If you’re a caregiver for a family member or loved one, chances are your car is an important part of that role. And if your car is not well-suited, it can make your job a lot more difficult. What makes a caregiver-friendly car? If you’re making a change, ask these questions before choosing your next vehicle.
Is the car you’re considering:
What characteristics do you need to have for the sake of your back? Your car can help or hurt you in this department. Some things to consider:
Height of the Car
If your loved one has to be lifted into the car, the wrong height can be a problem. Choose a vehicle you can easily move them in and out of. Very low-set cars take too much bending. Elevated trucks or SUVs can take too much lifting. Avoid these. Consider mid-height vehicles like midsized SUVs, minivans, or larger sedans.
Even if the height is good, check the seat placement and comfort. Some seats are placed a few inches further inside the door. This can make trouble for your back. It’s a good idea to practice this with your loved one before buying.
Ease of Loading Equipment
Once you get your loved one in the car, you often have to load equipment, too. Make sure you can do this with as little strain as possible. While larger vehicles may have more space, sometimes they are also higher. That can mean more lifting for you. A large sedan or SUV may tick all the other boxes, but if the trunk is too high, it may be a problem.
On that note, make sure there’s room for the equipment you need. Consider that you may need to carry:
Your loved one may or may not be confined to a wheelchair. If so, practice getting it in and out. If not, consider that they may need a wheelchair at some time. It’s a good idea to have the room just in case.
Walker or Cane
If they use a walker and are able to, consider whether they can load and unload it themselves. Activity and independence are always good things! If it’s just a cane, make sure there’s room next to the seat. Also, you might think about a way to keep it from falling between the seats!
Oxygen or Other Dispensing Equipment
These kinds of things are always changing. Depending on your loved one’s needs, this may or may not apply. But if so, just make sure they can get in and out with it. Verify that there is room next to their seat. You want your loved one to be as comfortable as possible.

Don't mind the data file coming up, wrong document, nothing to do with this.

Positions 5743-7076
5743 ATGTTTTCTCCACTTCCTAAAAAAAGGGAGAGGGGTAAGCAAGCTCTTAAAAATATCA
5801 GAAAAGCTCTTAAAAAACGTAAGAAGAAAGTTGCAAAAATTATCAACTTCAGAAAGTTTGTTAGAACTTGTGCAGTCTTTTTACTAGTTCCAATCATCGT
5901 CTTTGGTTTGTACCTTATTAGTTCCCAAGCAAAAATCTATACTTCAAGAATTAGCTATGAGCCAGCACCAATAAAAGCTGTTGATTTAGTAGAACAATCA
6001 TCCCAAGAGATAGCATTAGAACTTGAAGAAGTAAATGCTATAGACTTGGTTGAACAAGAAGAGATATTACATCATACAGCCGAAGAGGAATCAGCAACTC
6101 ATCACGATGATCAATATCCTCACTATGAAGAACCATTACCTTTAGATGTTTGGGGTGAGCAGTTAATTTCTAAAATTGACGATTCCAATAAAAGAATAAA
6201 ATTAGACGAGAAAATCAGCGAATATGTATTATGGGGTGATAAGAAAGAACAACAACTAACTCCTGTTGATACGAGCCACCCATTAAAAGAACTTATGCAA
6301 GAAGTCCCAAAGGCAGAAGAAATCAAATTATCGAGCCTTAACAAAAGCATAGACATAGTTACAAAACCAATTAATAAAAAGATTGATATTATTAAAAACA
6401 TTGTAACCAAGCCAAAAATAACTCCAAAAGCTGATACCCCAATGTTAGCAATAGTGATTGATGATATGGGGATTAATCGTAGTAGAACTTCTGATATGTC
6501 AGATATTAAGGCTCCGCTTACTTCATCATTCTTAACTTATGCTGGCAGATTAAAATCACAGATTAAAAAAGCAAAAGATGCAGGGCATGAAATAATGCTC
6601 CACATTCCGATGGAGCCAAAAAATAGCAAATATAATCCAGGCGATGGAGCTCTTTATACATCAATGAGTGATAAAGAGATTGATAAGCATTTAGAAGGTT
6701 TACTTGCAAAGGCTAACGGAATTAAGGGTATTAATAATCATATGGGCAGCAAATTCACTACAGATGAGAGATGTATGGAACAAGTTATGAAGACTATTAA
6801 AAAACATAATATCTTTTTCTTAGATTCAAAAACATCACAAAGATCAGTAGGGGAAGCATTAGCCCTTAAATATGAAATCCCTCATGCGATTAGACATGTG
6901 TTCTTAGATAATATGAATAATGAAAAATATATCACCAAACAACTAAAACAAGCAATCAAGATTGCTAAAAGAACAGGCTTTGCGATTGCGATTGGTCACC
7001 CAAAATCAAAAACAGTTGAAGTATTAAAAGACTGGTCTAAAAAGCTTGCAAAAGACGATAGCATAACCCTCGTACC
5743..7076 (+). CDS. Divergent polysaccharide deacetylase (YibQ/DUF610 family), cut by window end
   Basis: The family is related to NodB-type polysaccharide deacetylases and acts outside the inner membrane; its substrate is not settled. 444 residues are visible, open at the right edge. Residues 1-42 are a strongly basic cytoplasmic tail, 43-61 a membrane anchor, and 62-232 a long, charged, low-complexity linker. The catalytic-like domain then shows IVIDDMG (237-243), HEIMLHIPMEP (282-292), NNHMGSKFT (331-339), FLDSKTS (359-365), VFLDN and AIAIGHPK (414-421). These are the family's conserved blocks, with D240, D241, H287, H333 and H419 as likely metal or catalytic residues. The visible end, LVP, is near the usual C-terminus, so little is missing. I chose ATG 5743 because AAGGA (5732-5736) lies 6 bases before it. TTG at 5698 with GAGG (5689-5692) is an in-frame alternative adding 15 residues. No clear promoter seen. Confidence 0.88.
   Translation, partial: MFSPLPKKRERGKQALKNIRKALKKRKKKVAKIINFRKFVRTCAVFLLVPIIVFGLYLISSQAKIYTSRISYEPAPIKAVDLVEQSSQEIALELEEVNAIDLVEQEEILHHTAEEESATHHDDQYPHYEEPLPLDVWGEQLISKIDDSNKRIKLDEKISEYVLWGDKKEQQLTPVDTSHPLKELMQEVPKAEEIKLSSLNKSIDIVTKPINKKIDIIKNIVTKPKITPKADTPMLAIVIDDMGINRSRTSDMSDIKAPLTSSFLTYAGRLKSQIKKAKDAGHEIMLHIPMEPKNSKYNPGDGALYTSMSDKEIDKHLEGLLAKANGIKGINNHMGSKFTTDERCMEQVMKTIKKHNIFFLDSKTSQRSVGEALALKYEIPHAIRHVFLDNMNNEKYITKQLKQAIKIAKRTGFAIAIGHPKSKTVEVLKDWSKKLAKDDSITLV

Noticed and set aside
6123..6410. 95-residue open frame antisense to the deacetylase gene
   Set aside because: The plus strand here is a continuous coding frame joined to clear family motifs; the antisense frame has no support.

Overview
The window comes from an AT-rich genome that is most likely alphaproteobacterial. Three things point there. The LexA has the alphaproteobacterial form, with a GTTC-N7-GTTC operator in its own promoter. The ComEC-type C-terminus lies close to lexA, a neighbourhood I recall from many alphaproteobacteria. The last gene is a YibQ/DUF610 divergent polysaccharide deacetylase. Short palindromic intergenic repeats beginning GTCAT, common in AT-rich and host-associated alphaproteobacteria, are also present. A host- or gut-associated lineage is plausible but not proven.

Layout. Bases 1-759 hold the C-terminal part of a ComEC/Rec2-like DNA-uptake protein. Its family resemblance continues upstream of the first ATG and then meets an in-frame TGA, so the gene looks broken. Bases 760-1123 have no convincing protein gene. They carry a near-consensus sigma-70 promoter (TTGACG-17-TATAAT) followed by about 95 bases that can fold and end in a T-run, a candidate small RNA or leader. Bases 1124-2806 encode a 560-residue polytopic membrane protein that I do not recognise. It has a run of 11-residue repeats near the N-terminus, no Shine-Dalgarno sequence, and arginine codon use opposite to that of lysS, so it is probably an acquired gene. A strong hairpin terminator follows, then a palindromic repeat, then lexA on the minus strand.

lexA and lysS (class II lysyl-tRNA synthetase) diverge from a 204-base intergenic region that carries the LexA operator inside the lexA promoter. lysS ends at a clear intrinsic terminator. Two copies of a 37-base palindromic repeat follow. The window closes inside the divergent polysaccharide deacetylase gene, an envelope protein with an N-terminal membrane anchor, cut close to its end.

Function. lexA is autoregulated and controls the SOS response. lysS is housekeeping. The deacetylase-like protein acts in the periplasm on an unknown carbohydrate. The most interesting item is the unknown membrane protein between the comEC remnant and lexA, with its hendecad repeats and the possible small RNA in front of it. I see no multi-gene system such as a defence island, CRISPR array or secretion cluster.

If you care for a patient with dementia, there are many special considerations. Your car is no exception. Remember that dementia patients may need to:
Ride in the Back Seat
Due to heightened sensitivity to light, speed, & motion, the front seat may not be safe. Riding in the back seat can reduce the anxiety & confusion caused by these things. This is not only a comfort issue but a safety issue as well. Make sure the back seat has plenty of room and is comfortable. This is another reason many caregivers use minivans. Minivans may have comfortable, adjustable, and even heated rear seats. Your loved one will thank you!
Have Restricted Access to Doors & Windows
Patients with mild to moderate dementia have been known to open car doors while in motion. Make sure your vehicle has a “child-proof” lock setting and engage it. Power locks and windows are also good. You may want to keep windows locked so you can control them.
As caregivers, most of us carry older adults in our vehicles. Older adults have specific needs. In choosing a vehicle, here are some items to look for just for your older passengers.
This can make so much difference getting in and out of the car. If you’re loading equipment or just personal items, it can save you a trip or at least some trouble.
You may need to adjust the seat every time your loved one rides with you. Power seats make this much easier. In addition, power seats usually can be height-adjusted, which really helps older adults.
If you can store your loved one’s settings, this can save you lots of time. In addition, seats with memory settings often have a separate setting for getting in and out, which can be very helpful.
Heated/Cooled Seats or Separate Temperature Controls
Many older adults have difficulty adjusting their body temperature. Once your loved one gets overheated or chilled, it may be quite an ordeal to get them regulated. A heated or cooled seat can be a great benefit for them. If not, at least look for separate temp controls for passenger and driver.
You probably already thought of this one if you ever have older passengers. Older adults can do without a lot of things, but something to hang onto isn’t one of them. Feeling secure and steady is extremely important to their well-being. Make sure your vehicle has something for them to grasp getting in and out and riding. Without this, there may be a tendency for them to grab the door handle. That’s not a good thing.
The Perfect Car
You may not find (or want to pay for!) the perfect care-giver’s car, and that’s ok. But thinking about all the transportation needs of your loved one is key. Make sure you do all you can. These ideas can make transportation easier for them, and for you as well!
Caregiving in Springfield, Missouri
If you are a caregiver, or if you have a loved one who may be in need of hospice or palliative care, we are here for you. Please do not hesitate to call us at 417-890-5533 today. At Seasons Hospice in Springfield, Missouri, we are here to help your loved one, and to help you as a caregiver. We specialize in the care of terminal patients as well as those with other debilitating conditions. Our caring, professional staff are here to answer all your questions regarding hospice, palliative care, and caregiver support.